Solar Impulse lands in China after 20-hour flight from Myanmar
The flight was the most difficult of the trip so far, Raymond Clerc, Solar Impulse flight director, said in an interview on the project’s website
Solar Impulse 2 landed early Tuesday in China, the world’s biggest carbon emitter, completing the fifth leg of its landmark global circumnavigation powered solely by the sun.
With pilot Bertrand Piccard at the controls, the revolutionary plane landed in Chongqing airport at 1:35 a.m. (1735 GMT Monday) after a 20-and-a-half hour flight from Myanmar, its vast wingspan lit up by rows of lights.
The plane had been expected to make just a brief stop in the southwestern city and quickly travel on to Nanjing, about 270 kilometers (170 miles) from Shanghai, but that was delayed due to weather and safety concerns, with the team now expecting to stay a few days waiting for better conditions for the trip east.
“We are tired but we are still very, very happy to be in Chongqing,” said mission engineer Michael Anger on the project’s website.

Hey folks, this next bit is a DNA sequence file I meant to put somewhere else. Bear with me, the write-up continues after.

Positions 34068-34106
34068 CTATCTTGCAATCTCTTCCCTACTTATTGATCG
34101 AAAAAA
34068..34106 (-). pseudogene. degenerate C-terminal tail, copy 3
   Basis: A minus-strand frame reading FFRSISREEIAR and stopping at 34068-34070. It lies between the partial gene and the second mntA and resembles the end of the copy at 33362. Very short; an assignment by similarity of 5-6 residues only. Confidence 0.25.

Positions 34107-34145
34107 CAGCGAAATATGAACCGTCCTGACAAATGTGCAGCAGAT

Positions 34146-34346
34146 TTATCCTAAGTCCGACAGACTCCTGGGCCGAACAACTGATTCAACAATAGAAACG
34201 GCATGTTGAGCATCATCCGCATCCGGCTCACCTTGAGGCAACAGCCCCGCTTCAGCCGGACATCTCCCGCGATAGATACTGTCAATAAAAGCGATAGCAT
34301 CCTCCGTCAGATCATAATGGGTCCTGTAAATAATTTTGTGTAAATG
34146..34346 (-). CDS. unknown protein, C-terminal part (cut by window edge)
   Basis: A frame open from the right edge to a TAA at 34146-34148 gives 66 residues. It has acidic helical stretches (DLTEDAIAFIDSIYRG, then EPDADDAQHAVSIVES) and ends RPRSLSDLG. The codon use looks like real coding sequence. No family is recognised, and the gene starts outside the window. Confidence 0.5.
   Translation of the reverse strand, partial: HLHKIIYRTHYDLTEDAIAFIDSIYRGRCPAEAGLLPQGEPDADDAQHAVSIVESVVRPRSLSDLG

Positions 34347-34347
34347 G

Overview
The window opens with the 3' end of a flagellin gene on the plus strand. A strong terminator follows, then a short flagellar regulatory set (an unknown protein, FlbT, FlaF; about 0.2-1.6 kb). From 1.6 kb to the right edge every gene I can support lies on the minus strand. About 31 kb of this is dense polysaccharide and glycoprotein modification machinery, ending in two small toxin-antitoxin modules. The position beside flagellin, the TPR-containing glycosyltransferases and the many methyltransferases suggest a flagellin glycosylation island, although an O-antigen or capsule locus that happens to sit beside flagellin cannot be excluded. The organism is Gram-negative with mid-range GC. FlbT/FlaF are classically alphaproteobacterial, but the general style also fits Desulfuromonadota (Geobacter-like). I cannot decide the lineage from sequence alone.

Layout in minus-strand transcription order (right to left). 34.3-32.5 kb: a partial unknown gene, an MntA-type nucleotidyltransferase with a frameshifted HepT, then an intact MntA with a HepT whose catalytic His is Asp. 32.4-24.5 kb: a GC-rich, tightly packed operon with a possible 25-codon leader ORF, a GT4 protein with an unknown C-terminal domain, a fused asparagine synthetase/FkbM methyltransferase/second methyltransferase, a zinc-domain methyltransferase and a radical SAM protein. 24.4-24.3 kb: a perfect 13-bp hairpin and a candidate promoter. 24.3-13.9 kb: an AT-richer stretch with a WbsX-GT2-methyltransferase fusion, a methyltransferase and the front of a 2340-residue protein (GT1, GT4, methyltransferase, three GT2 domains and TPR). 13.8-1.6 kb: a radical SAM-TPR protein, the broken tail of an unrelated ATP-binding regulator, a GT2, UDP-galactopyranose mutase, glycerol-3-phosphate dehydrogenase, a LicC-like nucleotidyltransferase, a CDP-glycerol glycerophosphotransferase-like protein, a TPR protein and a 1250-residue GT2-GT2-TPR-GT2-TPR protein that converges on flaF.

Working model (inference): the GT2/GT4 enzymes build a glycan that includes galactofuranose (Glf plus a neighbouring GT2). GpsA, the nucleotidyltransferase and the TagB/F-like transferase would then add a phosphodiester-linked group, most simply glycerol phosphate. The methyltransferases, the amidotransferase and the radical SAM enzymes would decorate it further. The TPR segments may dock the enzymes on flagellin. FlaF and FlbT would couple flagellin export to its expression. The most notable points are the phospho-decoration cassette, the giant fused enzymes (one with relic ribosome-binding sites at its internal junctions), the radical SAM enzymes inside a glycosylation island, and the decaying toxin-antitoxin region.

"In China it was demanding, this flight, especially for Bertrand but also for the team preparing two flights in a row and then this afternoon cancelling the second flight due to bad weather in Nanjing.”
Piccard, one of the two Swiss pilots of the solar-powered plane, battled extreme cold as low as -20 degrees Celsius (-4 Fahrenheit) in the cockpit and the general unpredictability of flying above the mountainous Chinese provinces of Yunnan and Sichuan.
Flying at high altitude for most of the journey from Mandalay to Chongqing - 28,000 feet at its highest point - Piccard had to use additional oxygen on the 1,459-kilometre (907-mile) route.
The flight was the most difficult of the trip so far, Raymond Clerc, flight director for Solar Impulse, said on a video interview on the project’s website.
On a previous circumnavigation, Piccard passed over China in a specially designed balloon, but only after he flew to Beijing personally to negotiate the trip, and with conditions requiring the balloon to avoid large swathes of the country.
The team behind Solar Impulse 2, which has more than 17,000 solar cells built into its wings, hopes to promote green energy with the circumnavigation attempt.
Ridiculed by the aviation industry when it was first unveiled, the venture has since been hailed around the world, including by U.N. chief Ban Ki-moon.
The plane’s maiden global circumnavigation began in Abu Dhabi and is scheduled to take in 12 stops, with a total flight time of around 25 days spread over five months.
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